Home > News > Columnists > Ramananda Sengupta
Get on with our nuclear programme
May 23, 2003
Suddenly, I am glad that India, and yes, even Pakistan, tested when they did.
Suddenly, I am glad that India is a nuclear power, capable of retaliating in kind. And I earnestly pray that India's ability to target nations across the world is achieved as soon as possible. And if it's necessary to test a few more times to fine tune our weapons, let's get on with it. After all, our moratorium is self-imposed, right?
I was not always a nuke fan.
India's massive conventional superiority over Pakistan had been reduced to zero with the tests, I had argued. Now, the two nations faced each other as equals.
The shifting of the bombs from the basement to the front yard would add a lethal force multiplier to the tensions in the subcontinent, and we could certainly do without the unpleasant world attention this entailed, I believed.
Besides, I've always believed that there are many people on both sides of the border who actually think nuclear weapons are nothing but a bigger, more powerful, conventional bomb.
The thought of some maniac accessing a nuke and saying 'let's see how loud a bang this baby makes' made me shudder.
Pakistan strongman Pervez Musharraf seemed to prove me right, rattling his nuclear sabers with almost predictable regularity.
Among other things, this forced the Indian army, which spent nearly a year without leave on full alert at the border, to return home without so much as blooding their kukris. Deterrence, anyone?
A day after the second round of Indian tests May 13, 1998, the UN Security Council (whose permanent members are all nuclear powers) passed a resolution 'strongly deploring' it.
It then sanctimoniously '…affirmed the crucial importance of the Treaty on the Non-Proliferation of Nuclear Weapons and the Comprehensive Nuclear Test Ban Treaty, and appealed to India, and all other States which had not yet done so, to become parties to those instruments without delay and without conditions. India was also encouraged to participate in the proposed negotiations for a fissile material cut-off treaty in Geneva, with a view to reaching early agreement….'
India's riposte is a classic that ought to be included in the text books of diplomacy.
After expressing surprise 'because the Council has never thought it necessary even to take cognizance of the many hundreds of nuclear tests carried out over the last 50 years..' (and here's the crucial part I overlooked then) it affirms that 'Our security concerns, therefore, go well beyond South Asia.' (Italics mine)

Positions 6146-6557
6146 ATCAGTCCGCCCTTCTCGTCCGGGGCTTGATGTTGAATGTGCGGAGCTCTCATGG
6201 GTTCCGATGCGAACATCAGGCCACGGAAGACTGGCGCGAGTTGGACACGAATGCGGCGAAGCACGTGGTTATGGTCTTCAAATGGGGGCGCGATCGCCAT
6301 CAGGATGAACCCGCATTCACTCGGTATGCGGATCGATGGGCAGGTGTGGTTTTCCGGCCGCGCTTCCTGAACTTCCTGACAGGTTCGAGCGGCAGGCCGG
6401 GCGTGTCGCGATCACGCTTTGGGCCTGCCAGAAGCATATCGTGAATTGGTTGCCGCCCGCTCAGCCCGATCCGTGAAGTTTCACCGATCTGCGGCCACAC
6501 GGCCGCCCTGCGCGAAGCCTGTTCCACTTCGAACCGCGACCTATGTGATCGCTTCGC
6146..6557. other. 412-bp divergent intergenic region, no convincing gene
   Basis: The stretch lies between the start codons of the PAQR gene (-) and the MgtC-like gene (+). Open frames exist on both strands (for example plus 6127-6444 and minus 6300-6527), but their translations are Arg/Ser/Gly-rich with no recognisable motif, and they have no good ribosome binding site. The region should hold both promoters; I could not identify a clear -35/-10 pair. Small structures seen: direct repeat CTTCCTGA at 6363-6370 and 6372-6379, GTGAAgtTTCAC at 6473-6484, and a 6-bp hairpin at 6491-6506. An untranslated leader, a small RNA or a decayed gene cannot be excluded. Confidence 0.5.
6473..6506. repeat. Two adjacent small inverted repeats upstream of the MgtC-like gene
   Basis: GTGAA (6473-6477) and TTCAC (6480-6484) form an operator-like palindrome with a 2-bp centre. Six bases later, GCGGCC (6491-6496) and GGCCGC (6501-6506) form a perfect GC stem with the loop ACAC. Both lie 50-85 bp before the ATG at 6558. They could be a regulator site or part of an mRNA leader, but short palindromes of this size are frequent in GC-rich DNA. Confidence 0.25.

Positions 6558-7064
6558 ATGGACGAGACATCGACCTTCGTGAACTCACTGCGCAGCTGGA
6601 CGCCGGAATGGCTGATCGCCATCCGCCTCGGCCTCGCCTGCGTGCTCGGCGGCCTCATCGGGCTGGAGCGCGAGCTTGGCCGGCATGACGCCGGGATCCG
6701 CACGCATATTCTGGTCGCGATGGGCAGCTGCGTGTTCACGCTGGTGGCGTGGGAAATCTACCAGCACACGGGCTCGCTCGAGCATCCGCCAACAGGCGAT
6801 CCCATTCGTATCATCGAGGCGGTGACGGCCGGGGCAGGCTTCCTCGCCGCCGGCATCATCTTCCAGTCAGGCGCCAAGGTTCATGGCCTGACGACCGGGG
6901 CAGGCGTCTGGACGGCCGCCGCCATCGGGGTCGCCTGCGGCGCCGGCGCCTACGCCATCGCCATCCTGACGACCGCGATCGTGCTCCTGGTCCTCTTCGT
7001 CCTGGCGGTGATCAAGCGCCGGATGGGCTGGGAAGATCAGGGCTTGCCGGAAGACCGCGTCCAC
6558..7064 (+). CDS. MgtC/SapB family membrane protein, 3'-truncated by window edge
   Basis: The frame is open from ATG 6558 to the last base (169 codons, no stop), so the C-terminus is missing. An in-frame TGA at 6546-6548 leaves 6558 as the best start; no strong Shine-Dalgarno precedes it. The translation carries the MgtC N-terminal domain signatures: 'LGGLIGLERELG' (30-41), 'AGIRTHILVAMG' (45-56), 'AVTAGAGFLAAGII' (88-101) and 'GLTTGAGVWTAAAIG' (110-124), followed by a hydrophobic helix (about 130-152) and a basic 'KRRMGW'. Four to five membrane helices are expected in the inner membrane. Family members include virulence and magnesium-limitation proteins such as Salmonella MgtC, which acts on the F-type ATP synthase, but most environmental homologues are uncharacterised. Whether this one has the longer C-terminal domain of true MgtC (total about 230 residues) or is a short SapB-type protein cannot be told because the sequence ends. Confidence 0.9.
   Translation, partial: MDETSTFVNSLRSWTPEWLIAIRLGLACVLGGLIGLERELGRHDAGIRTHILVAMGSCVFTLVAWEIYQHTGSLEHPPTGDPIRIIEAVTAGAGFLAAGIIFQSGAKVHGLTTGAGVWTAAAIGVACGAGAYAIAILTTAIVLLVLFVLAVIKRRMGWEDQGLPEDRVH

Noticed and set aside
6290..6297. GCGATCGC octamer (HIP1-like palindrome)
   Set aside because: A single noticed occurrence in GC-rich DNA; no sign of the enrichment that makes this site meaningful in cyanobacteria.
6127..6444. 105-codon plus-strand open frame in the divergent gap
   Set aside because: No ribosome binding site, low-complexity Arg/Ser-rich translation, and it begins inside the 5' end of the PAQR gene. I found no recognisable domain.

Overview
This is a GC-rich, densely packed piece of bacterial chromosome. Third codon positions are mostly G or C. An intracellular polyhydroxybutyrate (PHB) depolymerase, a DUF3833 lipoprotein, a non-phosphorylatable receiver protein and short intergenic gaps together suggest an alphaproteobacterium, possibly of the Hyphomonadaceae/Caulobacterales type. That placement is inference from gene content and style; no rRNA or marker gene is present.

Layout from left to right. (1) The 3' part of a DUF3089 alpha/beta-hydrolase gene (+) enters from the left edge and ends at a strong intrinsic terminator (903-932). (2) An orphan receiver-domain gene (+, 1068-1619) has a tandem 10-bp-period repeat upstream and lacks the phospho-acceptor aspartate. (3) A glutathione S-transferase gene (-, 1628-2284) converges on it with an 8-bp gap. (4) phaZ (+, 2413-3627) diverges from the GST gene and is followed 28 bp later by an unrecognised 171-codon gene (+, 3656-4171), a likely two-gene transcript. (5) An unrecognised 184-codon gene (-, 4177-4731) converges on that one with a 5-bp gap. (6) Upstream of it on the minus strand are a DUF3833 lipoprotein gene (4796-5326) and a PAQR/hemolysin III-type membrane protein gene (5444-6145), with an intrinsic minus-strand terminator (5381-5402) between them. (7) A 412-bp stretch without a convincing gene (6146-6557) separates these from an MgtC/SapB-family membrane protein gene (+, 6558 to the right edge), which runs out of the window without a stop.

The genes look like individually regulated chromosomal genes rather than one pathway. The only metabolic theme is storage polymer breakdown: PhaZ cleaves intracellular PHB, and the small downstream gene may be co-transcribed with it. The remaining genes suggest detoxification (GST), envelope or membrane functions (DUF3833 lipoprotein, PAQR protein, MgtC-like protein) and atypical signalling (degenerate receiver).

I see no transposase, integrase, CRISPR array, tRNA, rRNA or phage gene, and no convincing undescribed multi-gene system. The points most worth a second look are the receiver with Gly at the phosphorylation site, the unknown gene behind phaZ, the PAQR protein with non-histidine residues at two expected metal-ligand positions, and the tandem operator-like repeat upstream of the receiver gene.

Then came 9/11, and the war on Afghanistan. I watched in awe and horror as a superpower exercised its right to punish a nation for the faults of its rulers. The ruling Taliban had no intention of handing over Osama bin Laden. So the Taliban had to go. No one ever thought about what would happen if Osama escaped.
My awe changed to bewilderment when Iraq was attacked ostensibly because it was suspected of having weapons of mass destruction. While North Korea, which had publicly admitted to missile proliferation to China and clearly announced its plans to develop more weapons, was treated with kid gloves.
This bewilderment changed to anger when I read about the US Defence Bill.
Here's what the Voice of America has to say about it.
'…The U.S. Senate and House of Representatives have each passed their own versions of a $400 billion defense spending bill that would develop new weapons, increase funding for homeland security and benefits for American troops. Both versions include more than $70 billion for weapons purchases and $9 billion for a missile defense system, as a well as funds for a four percent pay raise for military personnel. The bills both include $450 million to dismantle and destroy weapons of mass destruction in the former Soviet Union.'
'The Senate measure would lift a decade-old ban on research and development of a new class of low-yield nuclear weapons that the administration argues is necessary to counter new threats. The House bill would allow research on such weapons, but keep the moratorium on development.'
And the Times:
'Passage of the Bill will give the Pentagon billions of extra dollars to develop the previously outlawed nuclear bombs and to breathe new life into America's nuclear infrastructure, which President Bush views as a vital part of US strategy.
'The Bill would also require the US Energy Department to be ready to resume underground nuclear tests within 18 months. America suspended nuclear weapons-testing 11 years ago. Restarting underground tests would be in breach of the 1996 Nuclear Test Ban Treaty, but Mr Bush has the power to rescind the US as a signatory, without Congressional approval.
Russia, too has announced that it would test low yield weapons, more suited to today's strategic climes. And China is likely to follow suit, with or without prior warning.
So we have a situation where a nation which attacks others for supposedly possessing WMD grants itself the right to further test and develop such weapons, breaching treaties it has initiated, endorsed and ratified.
Iraq explains why If India (and Pakistan) had not tested when they did, they may never have had the chance.
It also explains why India needs to get on with its nuclear weapons programme despite all the damned naysayers. They know not what they say.